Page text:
Bitcoin miner Milly Bitcoin has done a little citizen letter-writing, and the results should make virtual currency miners breathe a sigh of relief. Milly Bitcoin's mining company Atlantic City Bitcoin last June wrote to the U.S. Department of the Treasury's Financial Crimes Enforcement Network (FinCEN) requesting an official administrative ruling on whether ACB must register as a money transfer service. FinCEN has now replied, and the answer is no.
In a ruling on federal phone-tracking this week a U.S. District Judge based in New York has ruled that the NSA’s actions thus far have been legal. Judge William Pauley sent a ruling on Friday, the 27th of December, saying the NSA program “represents the government’s counter-punch” in efforts to eliminate al-Qaida network efforts. This ruling dismisses a lawsuit brought on by the American Civil Liberties Union.
The United States Director of National Intelligence has publicly acknowledged -- for the first time -- the existence of National Security Agency (NSA) mass surveillance programs dating back to 2001. The admission comes by way of court documents filed in two separate cases involving the NSA. The documents were posted to the office's website this weekend.
Kim Dotcom, the man behind Mega, the successor of the now-defunct Megaupload, has been the subject of a long-lived investigation, the details of which were revealed today in a 191-page report by the Department of Justice. The seven defendants in the case, among them being Dotcom, are currently located in New Zealand, and have been hit with many charges, including copyright infringement.
Today you'll find a very special Google+ Hangout hosting the likes of the White House - the President of the United States and family - in a holiday special. This special presentation will be made immediately upon this article's publishing and will last approximately 35 minutes. Have a peek!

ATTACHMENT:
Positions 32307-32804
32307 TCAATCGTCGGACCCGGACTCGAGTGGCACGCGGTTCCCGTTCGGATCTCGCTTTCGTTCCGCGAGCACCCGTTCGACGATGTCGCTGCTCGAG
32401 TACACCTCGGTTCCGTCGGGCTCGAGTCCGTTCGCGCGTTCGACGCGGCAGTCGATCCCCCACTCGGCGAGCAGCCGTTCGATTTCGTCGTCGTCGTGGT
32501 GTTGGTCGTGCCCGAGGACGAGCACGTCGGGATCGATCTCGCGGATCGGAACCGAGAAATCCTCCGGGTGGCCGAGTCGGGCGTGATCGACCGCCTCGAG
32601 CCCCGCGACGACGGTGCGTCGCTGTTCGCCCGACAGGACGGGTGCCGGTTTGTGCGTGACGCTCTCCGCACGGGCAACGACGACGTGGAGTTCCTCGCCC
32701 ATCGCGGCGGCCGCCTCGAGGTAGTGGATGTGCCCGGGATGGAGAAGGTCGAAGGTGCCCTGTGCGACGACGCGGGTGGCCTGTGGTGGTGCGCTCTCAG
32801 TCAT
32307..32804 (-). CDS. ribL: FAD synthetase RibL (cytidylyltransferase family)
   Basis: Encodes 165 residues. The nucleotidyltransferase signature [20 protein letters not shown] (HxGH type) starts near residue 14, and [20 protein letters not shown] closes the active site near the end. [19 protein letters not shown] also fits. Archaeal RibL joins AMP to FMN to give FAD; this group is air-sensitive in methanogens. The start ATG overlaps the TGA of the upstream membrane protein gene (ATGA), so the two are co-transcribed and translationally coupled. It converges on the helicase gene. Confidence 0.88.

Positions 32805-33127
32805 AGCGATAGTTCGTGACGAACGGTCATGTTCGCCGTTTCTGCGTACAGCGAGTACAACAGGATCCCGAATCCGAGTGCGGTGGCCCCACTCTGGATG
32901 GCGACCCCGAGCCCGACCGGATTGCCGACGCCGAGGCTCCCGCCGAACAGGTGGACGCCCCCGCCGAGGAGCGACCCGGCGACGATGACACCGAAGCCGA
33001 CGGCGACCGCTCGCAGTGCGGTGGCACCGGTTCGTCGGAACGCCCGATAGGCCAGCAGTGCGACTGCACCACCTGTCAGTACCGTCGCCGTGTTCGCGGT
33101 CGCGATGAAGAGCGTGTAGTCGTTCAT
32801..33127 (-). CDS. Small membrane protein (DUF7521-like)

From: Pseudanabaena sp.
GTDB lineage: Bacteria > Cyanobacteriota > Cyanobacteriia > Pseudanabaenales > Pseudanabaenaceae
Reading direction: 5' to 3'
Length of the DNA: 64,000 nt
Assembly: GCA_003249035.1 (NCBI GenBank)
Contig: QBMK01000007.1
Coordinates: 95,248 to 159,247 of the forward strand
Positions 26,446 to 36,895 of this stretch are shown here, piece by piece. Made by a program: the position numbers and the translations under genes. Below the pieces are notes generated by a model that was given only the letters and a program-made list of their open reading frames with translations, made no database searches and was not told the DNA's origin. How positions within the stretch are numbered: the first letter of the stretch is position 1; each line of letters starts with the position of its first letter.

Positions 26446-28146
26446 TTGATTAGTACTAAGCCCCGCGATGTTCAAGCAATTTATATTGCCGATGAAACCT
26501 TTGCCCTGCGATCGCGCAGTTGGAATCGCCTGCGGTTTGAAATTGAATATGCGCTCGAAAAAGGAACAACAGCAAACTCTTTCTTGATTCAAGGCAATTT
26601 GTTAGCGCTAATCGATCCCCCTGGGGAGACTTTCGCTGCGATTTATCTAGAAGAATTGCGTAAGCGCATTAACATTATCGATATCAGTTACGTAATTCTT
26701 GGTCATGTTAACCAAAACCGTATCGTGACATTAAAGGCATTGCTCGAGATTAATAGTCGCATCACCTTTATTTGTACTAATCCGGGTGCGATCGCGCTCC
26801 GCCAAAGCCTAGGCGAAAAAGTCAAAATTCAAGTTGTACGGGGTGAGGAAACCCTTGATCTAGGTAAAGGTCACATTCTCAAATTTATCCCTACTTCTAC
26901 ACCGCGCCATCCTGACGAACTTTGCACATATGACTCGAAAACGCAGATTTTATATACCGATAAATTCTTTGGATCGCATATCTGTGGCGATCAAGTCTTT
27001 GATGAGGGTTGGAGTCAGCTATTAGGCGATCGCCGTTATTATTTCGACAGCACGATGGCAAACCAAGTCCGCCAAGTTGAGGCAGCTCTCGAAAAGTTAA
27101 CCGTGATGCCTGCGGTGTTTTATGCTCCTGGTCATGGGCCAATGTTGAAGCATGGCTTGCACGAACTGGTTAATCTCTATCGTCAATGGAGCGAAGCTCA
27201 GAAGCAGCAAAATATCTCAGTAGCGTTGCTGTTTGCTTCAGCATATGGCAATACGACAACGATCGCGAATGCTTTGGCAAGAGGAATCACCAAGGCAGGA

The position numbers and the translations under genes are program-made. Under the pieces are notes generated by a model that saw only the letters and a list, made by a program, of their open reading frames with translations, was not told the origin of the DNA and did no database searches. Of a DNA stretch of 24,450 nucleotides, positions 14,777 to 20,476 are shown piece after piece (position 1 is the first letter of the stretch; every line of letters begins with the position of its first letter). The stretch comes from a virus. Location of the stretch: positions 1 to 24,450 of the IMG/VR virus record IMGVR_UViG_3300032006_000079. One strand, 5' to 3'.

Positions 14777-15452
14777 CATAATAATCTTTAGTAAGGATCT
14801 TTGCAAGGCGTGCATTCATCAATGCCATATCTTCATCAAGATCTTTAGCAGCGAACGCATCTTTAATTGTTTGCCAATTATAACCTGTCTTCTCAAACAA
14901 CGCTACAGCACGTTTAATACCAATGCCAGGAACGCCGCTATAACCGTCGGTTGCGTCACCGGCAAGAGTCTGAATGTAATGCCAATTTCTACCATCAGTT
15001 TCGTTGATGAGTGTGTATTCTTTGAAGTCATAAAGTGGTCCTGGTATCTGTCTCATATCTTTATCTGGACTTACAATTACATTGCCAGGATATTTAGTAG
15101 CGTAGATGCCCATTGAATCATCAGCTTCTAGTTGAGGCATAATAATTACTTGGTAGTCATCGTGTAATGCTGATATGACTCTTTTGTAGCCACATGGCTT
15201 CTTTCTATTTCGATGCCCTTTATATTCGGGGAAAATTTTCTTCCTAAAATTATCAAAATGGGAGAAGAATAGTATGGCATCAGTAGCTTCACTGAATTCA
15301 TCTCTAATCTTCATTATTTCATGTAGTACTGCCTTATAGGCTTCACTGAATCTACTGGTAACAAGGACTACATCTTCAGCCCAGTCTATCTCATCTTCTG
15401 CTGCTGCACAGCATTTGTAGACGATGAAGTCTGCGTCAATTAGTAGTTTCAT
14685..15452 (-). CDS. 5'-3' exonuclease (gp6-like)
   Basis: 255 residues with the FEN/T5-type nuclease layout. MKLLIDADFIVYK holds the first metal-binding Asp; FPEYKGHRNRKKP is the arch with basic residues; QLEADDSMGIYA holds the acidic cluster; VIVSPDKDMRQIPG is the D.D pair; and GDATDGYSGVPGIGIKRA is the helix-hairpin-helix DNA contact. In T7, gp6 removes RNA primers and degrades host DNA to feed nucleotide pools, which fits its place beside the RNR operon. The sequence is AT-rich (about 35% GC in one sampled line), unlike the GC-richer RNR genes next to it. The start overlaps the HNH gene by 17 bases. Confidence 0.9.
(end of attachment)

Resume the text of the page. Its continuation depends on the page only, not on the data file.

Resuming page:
Jeff Bezos sees a future where Amazon packages are delivered to customers soon after an order is placed with the use of drones -- in this case, with so-called octocopters. Drones have already seen use in other applications, among them being the movie industry where the devices are fixed with cameras and used to record otherwise difficult shots. While the technology exists and varieties of uses for it are cropping up at increasingly rapid rates, there's one big barrier in the way: the FAA.
The White House has released a lengthy report written by a five-member panel recommending sweeping reforms of the NSA. Included among the 46 recommendations by the "Review Group on Intelligence and Communications Technologies" is one to delete all bulk telephone metadata on Americans from the NSA's servers. The panel also suggested that the data should be allowed to be stored by the private telecoms for a capped length of time -- five years in most cases -- accessible by the NSA only through court order or other official third-party permission.
A veritable pantheon of top-ranking emissaries from some of the largest and most powerful tech companies in the United States descended on the White House today to press the Obama administration to move aggressively on reforming the NSA's nearly universal surveillance of US citizens and the world. Their message was clear: Stop the spy agency from forcibly or stealthily seizing and storing bulk data about their customers. The message comes during an ongoing firestorm of public opposition to the agency's bulk data collection programs, ignited and continually stoked by the revelation of Edward Snowden's cache of an estimated 1.7 million stolen NSA documents detailing its ongoing quest for data omniscience.
This week in Washington a district judge by the name of Richard Leon has ruled that the NSA's data collection program on phone call data collection is unconstitutional. This ruling came amid a court case which had two American citizens filing suit against the National Security Administration to stop any and all data collection programs. The case was originally filed the day after Edward Snowden's avalanche of NSA leaks began to be revealed for the first time.